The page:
A year ago, this was a feeling DaRon Holmes had not become acquainted with yet. Receiving a scholarship from some of the top schools in the college basketball scene seemed like a faint dream.
Then, Grand Canyon University came calling, in June of 2018, pleading Holmes to bring his services to Lope Country. This, his first college basketball scholarship offer, unleashed the flood gates, bringing universities and head coaches to the 6-foot-9, 185-pound power forward in droves.
Holmes, an incoming junior at Millennium High School, saw his offers begin to multiply since GCU’s initial bid. Arizona State University entered the mix three weeks later.
Since then, he has seen offers from the University of New Mexico, University of California and Texas Tech University, among others. The latest in line hoping to land Holmes, the top recruit in Arizona’s 2021 class, is the University of Arizona and University of Kansas. Both UofA and Kansas made their official offers in late May.
“(The Kansas offer) was really special,” Holmes said, in part due to the Jayhawks’ perennial contention for a national championship, but also because of his family ties to the university.
“My parents both went there. My dad went there for grad school; my mom went there all four years. I also grew up in that area since I was born in Kansas,” he said.
Holmes lived in Kansas until the seventh grade, when his family moved to Arizona.
“I’ve always been a Jayhawks fan,” he said.
With two years left of high school ball, Holmes will certainly draw interest from more and more universities. At 6-foot-9, he averaged a team-leading 19.3 points per game his sophomore season, leading the Tigers to the 5A state championship game.
He also averaged 10.7 rebounds, 4.2 blocked shots and 3.2 assists per game this season. Just once was he held to single-digit points in 26 games.
“I am very excited for DaRon and his family,” Millennium head coach Ty Amundsen said. “He has worked extremely hard on his game and is driven to be the best player he can be.
Despite the influx of offers, where Holmes will play college ball is to be determined. It’s a “waiting game” as of now, patiently standing by until the perfect fit presents itself.
“I have certain schools that I have feelings for,” he said. “But it’s definitely going to be a waiting game because you never know what can happen.”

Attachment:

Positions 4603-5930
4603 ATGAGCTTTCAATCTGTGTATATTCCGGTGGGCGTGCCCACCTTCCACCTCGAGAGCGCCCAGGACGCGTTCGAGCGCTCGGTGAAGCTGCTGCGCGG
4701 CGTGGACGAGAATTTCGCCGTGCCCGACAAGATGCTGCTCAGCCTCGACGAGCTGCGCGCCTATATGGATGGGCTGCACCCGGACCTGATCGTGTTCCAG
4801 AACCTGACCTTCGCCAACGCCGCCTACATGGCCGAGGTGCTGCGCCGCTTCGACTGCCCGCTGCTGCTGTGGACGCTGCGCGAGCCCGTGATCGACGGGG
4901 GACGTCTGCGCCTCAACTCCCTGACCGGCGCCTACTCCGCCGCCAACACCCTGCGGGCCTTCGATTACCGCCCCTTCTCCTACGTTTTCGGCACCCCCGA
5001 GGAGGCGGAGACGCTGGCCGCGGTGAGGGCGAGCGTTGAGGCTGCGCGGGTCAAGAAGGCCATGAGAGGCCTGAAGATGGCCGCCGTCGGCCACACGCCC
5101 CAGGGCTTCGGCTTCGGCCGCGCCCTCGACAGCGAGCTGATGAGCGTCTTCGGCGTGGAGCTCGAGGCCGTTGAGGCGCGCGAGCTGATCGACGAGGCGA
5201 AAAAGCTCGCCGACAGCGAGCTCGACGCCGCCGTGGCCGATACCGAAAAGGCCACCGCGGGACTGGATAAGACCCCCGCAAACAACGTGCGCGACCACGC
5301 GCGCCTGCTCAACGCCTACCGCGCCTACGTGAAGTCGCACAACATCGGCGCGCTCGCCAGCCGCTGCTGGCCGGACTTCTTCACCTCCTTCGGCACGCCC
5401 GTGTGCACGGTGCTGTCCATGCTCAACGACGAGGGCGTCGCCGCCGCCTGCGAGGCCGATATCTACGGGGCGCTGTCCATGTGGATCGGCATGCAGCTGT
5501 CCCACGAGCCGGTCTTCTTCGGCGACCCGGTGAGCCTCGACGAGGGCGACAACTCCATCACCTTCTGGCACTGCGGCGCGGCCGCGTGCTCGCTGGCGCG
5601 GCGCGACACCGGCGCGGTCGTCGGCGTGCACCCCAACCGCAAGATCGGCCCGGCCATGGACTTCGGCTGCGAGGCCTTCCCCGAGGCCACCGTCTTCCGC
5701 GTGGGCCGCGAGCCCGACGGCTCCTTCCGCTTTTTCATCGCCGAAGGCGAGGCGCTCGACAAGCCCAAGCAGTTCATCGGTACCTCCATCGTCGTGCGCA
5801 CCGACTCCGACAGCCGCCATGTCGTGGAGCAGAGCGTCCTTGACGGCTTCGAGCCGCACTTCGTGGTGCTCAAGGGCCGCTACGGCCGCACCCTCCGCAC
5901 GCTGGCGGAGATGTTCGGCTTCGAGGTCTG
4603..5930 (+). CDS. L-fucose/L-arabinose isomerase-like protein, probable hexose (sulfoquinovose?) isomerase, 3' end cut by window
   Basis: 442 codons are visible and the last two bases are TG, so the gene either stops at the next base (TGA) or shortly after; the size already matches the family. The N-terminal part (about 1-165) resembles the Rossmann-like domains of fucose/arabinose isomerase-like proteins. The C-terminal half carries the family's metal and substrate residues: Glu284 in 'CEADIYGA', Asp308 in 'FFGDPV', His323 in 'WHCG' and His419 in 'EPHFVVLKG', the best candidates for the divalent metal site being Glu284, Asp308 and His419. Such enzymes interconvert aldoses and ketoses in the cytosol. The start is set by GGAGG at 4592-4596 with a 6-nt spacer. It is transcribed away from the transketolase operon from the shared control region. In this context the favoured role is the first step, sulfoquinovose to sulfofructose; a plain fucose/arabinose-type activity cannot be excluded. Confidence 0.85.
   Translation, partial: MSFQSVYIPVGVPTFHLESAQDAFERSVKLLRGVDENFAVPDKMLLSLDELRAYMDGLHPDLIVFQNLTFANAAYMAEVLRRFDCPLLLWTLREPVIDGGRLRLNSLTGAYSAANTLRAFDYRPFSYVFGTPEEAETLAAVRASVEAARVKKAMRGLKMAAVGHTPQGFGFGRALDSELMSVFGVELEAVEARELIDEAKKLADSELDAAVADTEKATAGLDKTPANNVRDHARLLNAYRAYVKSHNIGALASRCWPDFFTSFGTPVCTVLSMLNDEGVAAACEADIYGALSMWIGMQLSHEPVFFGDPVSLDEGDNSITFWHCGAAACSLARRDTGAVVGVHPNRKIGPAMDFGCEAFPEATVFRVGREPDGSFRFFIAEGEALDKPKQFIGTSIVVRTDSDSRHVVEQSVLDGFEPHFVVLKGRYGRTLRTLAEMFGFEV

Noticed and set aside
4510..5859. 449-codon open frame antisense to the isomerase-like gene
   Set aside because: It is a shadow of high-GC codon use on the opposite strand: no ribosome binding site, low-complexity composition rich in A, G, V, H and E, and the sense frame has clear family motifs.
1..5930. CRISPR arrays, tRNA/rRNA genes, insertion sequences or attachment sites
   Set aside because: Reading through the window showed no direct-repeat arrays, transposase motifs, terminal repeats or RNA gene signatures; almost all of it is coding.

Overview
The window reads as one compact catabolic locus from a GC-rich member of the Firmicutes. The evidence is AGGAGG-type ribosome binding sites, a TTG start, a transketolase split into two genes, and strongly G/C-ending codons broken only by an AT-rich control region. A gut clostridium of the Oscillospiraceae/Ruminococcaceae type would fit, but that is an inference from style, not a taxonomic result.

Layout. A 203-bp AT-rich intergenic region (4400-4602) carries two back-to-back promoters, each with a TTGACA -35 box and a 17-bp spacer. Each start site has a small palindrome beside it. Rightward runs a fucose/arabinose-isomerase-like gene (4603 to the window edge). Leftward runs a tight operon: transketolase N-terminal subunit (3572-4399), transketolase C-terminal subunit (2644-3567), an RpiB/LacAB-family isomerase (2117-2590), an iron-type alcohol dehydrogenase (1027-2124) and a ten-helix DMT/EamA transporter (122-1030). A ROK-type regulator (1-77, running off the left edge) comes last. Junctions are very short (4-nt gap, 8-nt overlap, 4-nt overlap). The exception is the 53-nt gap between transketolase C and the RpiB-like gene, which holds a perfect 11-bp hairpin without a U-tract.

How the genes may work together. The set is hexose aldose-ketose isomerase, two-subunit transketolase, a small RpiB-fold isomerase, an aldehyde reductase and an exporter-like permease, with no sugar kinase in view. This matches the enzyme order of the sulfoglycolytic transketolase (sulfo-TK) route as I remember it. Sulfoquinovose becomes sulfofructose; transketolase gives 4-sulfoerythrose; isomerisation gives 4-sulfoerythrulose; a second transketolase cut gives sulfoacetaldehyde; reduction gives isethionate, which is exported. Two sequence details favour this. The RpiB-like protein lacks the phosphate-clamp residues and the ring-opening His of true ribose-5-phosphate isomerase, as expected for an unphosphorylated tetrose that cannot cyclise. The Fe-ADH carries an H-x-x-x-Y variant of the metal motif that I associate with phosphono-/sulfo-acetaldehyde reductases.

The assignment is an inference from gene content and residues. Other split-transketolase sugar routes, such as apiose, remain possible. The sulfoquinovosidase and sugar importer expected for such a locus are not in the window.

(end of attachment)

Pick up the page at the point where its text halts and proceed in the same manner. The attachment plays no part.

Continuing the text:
Holmes does hope to have his decision narrowed down by his senior year, beginning in the fall of 2020.
Leading into his freshman year of high school at Millennium, basketball was never something Holmes looked too much into. A fun sport to play, sure, but probably not a sport he’d revolve his future around.
Then, he grew.
In eighth grade, Holmes was 6-foot-2. Then, he sprouted a few more inches, towering up to 6-foot-5 as a freshman.
“And sophomore year, I grew a lot more,” he said, finally rounding out now at 6-foot-9.
It’s sinful, one might imagine, being 6-foot-9 and lacking a vision of dominating the paint and averaging a double-double every night. So, naturally, as Holmes grew his love for basketball did, too. If he put in the work, he surmised, he could develop into quite the player.
“(I realized I could be good) my ninth-grade year, during high school basketball and just developing, getting better, playing with the school,” he said.
His first two years of high school have allowed him to burst onto the recruiting scene, establishing himself as a top-notch talent in the state of Arizona, but Holmes believes it’s only a prelude of what is to come. This prediction of his is one that will both spook opposing teams and bring great delight to Amundsen and the Tigers.
“I think I can get a lot better, especially with the resources I have — my high school coach, my high school coaching staff and my club coach.”
Said Amundsen, “His offers will continue to come, his game will continue to evolve, and in the end he will have enough schools to make a family decision on what is the right fit for him and his family.”